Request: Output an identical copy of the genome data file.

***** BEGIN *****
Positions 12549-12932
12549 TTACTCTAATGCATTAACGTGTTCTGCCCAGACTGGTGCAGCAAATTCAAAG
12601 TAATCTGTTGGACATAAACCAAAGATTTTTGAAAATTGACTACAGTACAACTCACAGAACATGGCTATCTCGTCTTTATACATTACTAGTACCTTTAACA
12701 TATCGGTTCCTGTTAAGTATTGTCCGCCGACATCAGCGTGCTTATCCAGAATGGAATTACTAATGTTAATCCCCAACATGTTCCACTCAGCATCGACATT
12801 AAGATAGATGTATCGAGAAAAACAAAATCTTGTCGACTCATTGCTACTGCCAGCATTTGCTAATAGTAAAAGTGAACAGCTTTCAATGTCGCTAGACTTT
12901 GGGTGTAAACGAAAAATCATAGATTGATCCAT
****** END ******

Positions 12549-12932
12549 TTACTCTAATGCATTAACGTGTTCTGCCCAGACTGGTGCAGCAAATTCAAAG
12601 TAATCTGTTGGACATAAACCAAAGATTTTTGAAAATTGACTACAGTACAACTCACAGAACATGGCTATCTCGTCTTTATACATTACTAGTACCTTTAACA
12701 TATCGGTTCCTGTTAAGTATTGTCCGCCGACATCAGCGTGCTTATCCAGAATGGAATTACTAATGTTAATCCCCAACATGTTCCACTCAGCATCGACATT
12801 AAGATAGATGTATCGAGAAAAACAAAATCTTGTCGACTCATTGCTACTGCCAGCATTTGCTAATAGTAAAAGTGAACAGCTTTCAATGTCGCTAGACTTT
12901 GGGTGTAAACGAAAAATCATAGATTGATCCAT